A tense legal thriller which conjures the sights and sounds of Africa and questions Western involvement in the continent Michela Wrong s d but has big ambitions, but does it deliver Michela Wrong is an award winning journalist who has worked as a foreign correspondent She has been writing about Africa for over 20 years after postings with Reuters in Cote d Ivoire and Zair She is the author of three non fiction titles that have examined Mobutu s rise and fall, studied the little written about Red Sea nation of Eritrea and told the story of Kenyan corruption whistle blower John Githongo.Her non fiction books on contemporary Africa aim to be accessible to both members of the general public and experts in the field and she brings the issues and ideas she has examined in her previous books to her first novel, Borderlines.At the centre of her debut is Paula Shakleton a smart, ambitious but troubled lawyer who is tempted into working for an African government by a brilliant human rights lawyer Fleeing from heartbreak over the death of her lover, she agrees to help with a border dispute between two small African nations which caused two damaging wars.The novel is slow to start but Michela does a good job of peppering the first few pages with clues as to where the story might go, keeping the reader intrigued and guessing from the beginning Paula is instantly recognisable as a strong, independent woman but Michela creates a character that is wholly three dimensional, with flaws and complexities that bring her to life and which holds the story together She is suffering from the loss of her lover and has all but given up on her botched, interrupted, pointless demi life You are drawn into thinking that her adventure in Africa is either going to make or break her.At times Michela s writing can feel quite clunky There are points that leap out from the page as anomalies, such as the moment an unfamiliar aroma is broken down into 6 different herbs and spices she must have a really good nose or the 1950 s diary extracts that feature phrases such as old girl and chaps It feels a little clich d at times, as though Michela perhaps wrote them in to give her characters depth but ended up overshooting the mark a little.Passages about Paula s past with her lover are also anomalies of a sort They are far less exciting and vivid than the real time moments we spend with Paula in North Darrar The novel sparkles whenwant to finish this review Go to and then check out the rest of For Books Sake for news, views and much much about women writers. Interesting, complex and informative having read her non fiction, It s Our Turn To Eat which is such a powerful introduction to the world of Kenyan politics, this book really opens up her intimate knowledge of the interface of goverments, NGOs and Aid, and personal interests in the African countries that she has worked in over the years It s a great read. I liked the discussion about how countries are created especially in the context of developing countries fighting for western recognition I liked the mean speech from Dawit near the endbut the rest of the book was meh I found the characters only half believable except the asshole UN peace keeping troup, who I m fully willing to believe exists irl Maybe if it was my first foray into the world of development work, I would have been pleased by the whole bookwho can say.I was especially annoyed by the love story Don t get me wrong, I m typically a sap for tired love stories, but each time the italic text appeared, I braced myself for overwhelming boredom and trudged through All in all, I d go with it s fine If you are bored and have a couple free days, it s certainly worth the 12. I ve enjoyed Michaela Wrong s non fiction and her book on Eritrea clearly gives her useful background for this work I found the characterisations of the Eritreans surprisingly good Dawit and Him but the western characters were to a person cliched and unsympathetic Like other reviewers I found the love story tedious. Gritty Great review in the FT Can t wait to read it. A good read for international development students I was lucky to meet the author during her talk about this book at The University of Manchester. For someone with a weak spot for international law and who has spent many years in the region, Borderlines by Michela Wrong was a wonderful present I had very much enjoyed Wrong s damning account of corruption in Kenya in It s our turn to eat This is her first work of fiction, but the topic looked very exciting indeed.Borderlines is a well written legal thriller, providing a fictional account of the works of the arbitration commission assessing the border between Darrar and North Darrar The narrator, Paula Shackleton, is a lawyer working for the small team working for the government of North Darrar The descriptions of the harsh reality of a young police state, of the case preparations and of the proceedings in The Hague are all very clear and realistic There are also some funny and recognisable accounts, borderline clich , of expat life in a small African country e.g how to find out if your US embassy contact is a CIA agent.The book is a good and inviting read, but suffers from a few flaws If the book is so obviously about Eritrea, why not simply use the real place names This could have made the context so much interesting for the non initiated Also, the ease of her career shift, from corporate lawyer to border litigation, is not very convincing, nor is the link with the story within the story, on a previous affair with a married lawyer in the States There is a vague connection with her later life in North Darrar, but it all feels rather unnecessary.Overall a very good read, also recommended for those readers with no personal history in the Horn of Africa or on international law. The Debut Novel By A British Writer With Nearly Two Decades Of African Experience A Compelling Courtroom Drama And A Gritty, Aromatic Evocation Of Place, Inspired By Recent EventsBritish Lawyer Paula Shackleton Is Mourning A Lost Love When A Small Man In A Lemon Coloured Suit Accosts Her Over Breakfast In A Boston Hotel Winston Peabody Represents The African State Of North Darrar, Embroiled In A Border Arbitration Case With Its Giant Neighbour He Needs Help With The Hearings In The Hague, Paula Needs To Forget The PastShe Flies To The State S Capital Determined To Lose Herself In Work, But Soon Discovers That Even Jobs Taken With The Purest Intentions Can Involve Moral Compromise Taking Testimony In Scorching Refugee Camps, Delving Into The Colonial Past, She Becomes Increasingly Uneasy About Her Role Budding Friendships With A Scarred Former Rebel And An Idealistic Young Doctor Whittle Away At Her Pose Of Sardonic Indifference, Until Paula Finds Herself Taking A Step No Decent Lawyer Should Ever ContemplateMichela Wrong Has Been Writing About Africa For Two Decades In This Taut Legal Thriller, Rich With The Horn Of Africa S Colours And Aromas, She Probes The Motives Underlying Western Engagement With The Continent, Questioning The Value Of Universal Justice And Exploring How History Itself Is Forged Above All Her First Novel Is The Story Of A Young Woman S Anguished Quest For Redemption The strength of Wrong s novel comes from the historic truths it depicts, the very real historic border disputes beteen Eritrea North Darrar , and Ethiopia Darrar in the last century, and the resurgence of this problem in the past two years as Ethiopia struggles to grow without access to a trading coast This is what makes it riveting for me as well as her marvellous depiction of courtroom politics in the Hague It s also in the details of the locals in Eritrea, her description of Liberation Avenue, her portrayal of the ex fighters, their life as students being taught English by Indian teachers, their battle scars all too real Only someone who knows the locals and has spent many a days chatting working with them can be so good at portraying them Paula s story is in many ways the story of many a Westerner in the Horn of Africa, the impact with local culture and mentality always in the end creating dilemmas, doubts, misunderstandings Whose battle is she really fighting Great piece of writing, makes is a very enthralling read Looking forward to novels from her.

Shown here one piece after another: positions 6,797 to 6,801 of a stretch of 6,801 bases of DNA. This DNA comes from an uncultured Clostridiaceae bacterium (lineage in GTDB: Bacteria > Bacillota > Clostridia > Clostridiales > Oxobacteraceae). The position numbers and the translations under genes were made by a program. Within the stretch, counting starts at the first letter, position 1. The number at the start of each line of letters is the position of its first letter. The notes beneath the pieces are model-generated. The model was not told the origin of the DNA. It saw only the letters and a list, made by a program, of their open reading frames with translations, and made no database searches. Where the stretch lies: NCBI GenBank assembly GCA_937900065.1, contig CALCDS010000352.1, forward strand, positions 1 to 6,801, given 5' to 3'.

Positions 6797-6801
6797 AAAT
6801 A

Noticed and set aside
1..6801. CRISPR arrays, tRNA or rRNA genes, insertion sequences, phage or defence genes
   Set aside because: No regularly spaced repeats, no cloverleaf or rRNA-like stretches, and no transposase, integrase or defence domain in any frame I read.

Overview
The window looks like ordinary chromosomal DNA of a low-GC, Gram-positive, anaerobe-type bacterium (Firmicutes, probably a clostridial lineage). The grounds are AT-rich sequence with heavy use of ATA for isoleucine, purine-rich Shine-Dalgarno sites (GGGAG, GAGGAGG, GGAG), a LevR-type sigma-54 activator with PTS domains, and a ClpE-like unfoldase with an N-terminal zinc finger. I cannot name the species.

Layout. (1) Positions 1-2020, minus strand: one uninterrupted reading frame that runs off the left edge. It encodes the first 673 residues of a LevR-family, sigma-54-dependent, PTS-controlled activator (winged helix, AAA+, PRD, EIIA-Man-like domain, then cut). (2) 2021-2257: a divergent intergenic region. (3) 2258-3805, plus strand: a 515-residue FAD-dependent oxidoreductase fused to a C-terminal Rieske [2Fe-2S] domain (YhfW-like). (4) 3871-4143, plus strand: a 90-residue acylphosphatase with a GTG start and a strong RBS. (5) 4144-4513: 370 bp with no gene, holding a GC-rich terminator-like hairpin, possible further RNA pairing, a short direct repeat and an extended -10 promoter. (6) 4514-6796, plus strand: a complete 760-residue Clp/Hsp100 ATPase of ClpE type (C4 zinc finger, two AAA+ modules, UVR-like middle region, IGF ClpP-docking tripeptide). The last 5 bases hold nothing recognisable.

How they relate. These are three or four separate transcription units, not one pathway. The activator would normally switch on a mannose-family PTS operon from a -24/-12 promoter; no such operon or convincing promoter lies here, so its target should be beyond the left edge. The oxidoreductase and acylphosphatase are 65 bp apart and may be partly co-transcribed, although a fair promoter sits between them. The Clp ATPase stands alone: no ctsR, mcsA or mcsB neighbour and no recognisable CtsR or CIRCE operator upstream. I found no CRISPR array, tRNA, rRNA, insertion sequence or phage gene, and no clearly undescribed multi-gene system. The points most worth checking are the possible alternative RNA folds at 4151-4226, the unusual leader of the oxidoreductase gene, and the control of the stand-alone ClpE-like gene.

Half Italian, half British, Michela Wrong was born in 1961 She grew up in London and took a degree in Philosophy and Social Sciences at Jesus College, Cambridge and a diploma in journalism at Cardiff.She joined Reuters news agency in the early 1980s and was posted as a foreign correspondent to Italy, France and Ivory Coast She became a freelance journalist in 1994, when she moved to then Zaire a
- Kindle Edition
- 352 pages
- Michela Wrong
- 09 August 2019 Michela Wrong